TOKYO — Japan Airlines is expected to file for bankruptcy protection today, ending months-long speculation about its fate and launching a massive overhaul to shed the fat and inefficiency that hobbled Asia's biggest airline.
With debts of $16.5 billion as of November, the carrier will go down in Japanese corporate history as one of its biggest failures.
Its access to Asia, however, is a mouthwatering prize for foreign airlines. The tug-of-war between Delta Air Lines and American Airlines intensified even as bankruptcy loomed, with the latest media reports pointing to Delta as the eventual winner.
The bankruptcy filing will most likely be immediately followed by a restructuring plan crafted by a government-backed corporate turnaround body. The government itself will offer assurances of support for the airline's rehabilitation and ongoing operations, the Nikkei financial daily said.
Investors Monday braced for a seemingly inevitable removal of the airline's shares from the Tokyo Stock Exchange.
The issue, which has lost more than 90 percent of its value over the past week, tumbled another 29 percent Monday to 6 cents. The company is now essentially worthless, with a market capitalization of about $150 million — the price of one Boeing 787 jet.
It's a humbling outcome for Japan's once-proud flagship carrier, called JAL for short, which was founded in 1951 and spent its early years owned by the state. Along with Japan's economy, it expanded quickly in the decades after World War II and was privatized in 1987.
But it soon became the victim of its own ambitions.
When Japan's property and stock bubble of the 1980s burst, risky investments in foreign resorts and hotels undermined its bottom line. JAL also shouldered growing pension and payroll costs, as well as a big network of unprofitable domestic routes it was politically obligated to maintain.
More recently, JAL's passenger traffic has slowed amid the global economic downturn, swine flu fears, competition from Japanese rival All Nippon Airways Co. and a spate of safety lapses that tarnished its image. It lost $1.4 billion in the six months through September.
Its four government bailouts since 2001 only exacerbated JAL's problems, officials now say.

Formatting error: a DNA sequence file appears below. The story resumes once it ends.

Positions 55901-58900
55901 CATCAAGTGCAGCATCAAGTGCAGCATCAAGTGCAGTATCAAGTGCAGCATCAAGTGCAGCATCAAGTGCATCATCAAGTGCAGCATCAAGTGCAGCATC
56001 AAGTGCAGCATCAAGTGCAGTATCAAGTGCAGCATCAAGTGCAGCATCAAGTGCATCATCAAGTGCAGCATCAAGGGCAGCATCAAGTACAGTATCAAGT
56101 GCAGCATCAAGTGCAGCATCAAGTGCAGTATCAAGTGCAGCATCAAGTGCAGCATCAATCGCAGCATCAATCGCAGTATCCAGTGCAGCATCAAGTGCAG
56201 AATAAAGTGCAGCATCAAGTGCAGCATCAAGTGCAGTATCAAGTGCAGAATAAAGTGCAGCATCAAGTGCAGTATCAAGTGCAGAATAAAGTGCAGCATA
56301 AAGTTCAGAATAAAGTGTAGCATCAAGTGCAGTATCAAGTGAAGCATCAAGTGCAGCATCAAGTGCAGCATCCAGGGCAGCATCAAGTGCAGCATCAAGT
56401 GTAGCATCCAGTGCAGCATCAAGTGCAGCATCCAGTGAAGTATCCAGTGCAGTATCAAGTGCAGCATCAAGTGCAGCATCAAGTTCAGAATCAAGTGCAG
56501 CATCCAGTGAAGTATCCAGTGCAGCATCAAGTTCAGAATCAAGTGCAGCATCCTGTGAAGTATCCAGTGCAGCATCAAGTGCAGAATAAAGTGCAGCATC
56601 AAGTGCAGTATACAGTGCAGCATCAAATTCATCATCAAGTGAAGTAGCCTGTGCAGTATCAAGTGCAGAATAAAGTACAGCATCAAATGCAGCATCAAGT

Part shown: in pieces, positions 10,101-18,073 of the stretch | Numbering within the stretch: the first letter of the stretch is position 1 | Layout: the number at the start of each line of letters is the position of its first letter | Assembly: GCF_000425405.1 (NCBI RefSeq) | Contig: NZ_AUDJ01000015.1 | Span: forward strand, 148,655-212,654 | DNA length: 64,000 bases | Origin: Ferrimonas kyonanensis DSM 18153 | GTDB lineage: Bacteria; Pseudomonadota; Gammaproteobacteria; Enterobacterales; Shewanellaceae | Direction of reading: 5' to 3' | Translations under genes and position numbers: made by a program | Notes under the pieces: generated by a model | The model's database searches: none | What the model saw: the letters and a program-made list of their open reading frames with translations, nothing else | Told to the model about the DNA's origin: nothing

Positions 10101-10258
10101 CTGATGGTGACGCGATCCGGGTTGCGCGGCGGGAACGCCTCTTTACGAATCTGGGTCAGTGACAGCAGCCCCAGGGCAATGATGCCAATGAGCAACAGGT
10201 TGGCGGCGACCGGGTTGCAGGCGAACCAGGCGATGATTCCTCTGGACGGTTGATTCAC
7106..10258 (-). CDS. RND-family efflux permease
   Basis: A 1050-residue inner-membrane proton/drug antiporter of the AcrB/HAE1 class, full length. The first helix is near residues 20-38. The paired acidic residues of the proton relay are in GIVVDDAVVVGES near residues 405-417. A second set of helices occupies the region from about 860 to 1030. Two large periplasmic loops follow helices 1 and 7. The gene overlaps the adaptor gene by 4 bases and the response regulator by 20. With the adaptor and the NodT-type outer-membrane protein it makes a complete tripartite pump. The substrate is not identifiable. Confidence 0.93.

The restructuring plan in the works at the Enterprise Turnaround Initiative Corp. calls for about 15,600 job cuts — a third of JAL's work force — and will require the airline to cut the number of flights at home and abroad, according to Kyodo News agency.
Officials have said JAL will keep flying through the restructuring process.
Delta Air Lines — the world's biggest airline — and rival American Airlines are courting JAL with massive financial offers as the U.S. carriers seek to expand their Asian networks.
JAL's core value is its "unrivaled access" to Japan, a top Asian market, according to the Centre for Asia Pacific Aviation, a Sydney-based aviation market research firm.
Japan's international air market — people flying in and out of the country — is 48 percent bigger than South Korea, and twice as large as Hong Kong or India, it said in a recent report. Narita International Airport remains a key hub, and Tokyo's Haneda Airport is set to expand its role when its opens a new runway and international terminal later this year.
Delta and its SkyTeam partners have offered $1 billion, including $500 million in cash, to lure JAL away from American Airlines. American and its partners say they are ready to inject $1.4 billion cash into the Japanese airline, up from a previous $1.1 billion offer.
As of March, JAL's fleet consisted of 279 aircraft, mainly from Boeing. It served 220 airports in 35 countries and territories, including 59 domestic airports.
It carried 11.7 million international passengers last fiscal year and 41.2 million travelers domestically. International traffic was down 12.4 percent from the previous year, while the domestic passenger count fell 1.8 percent.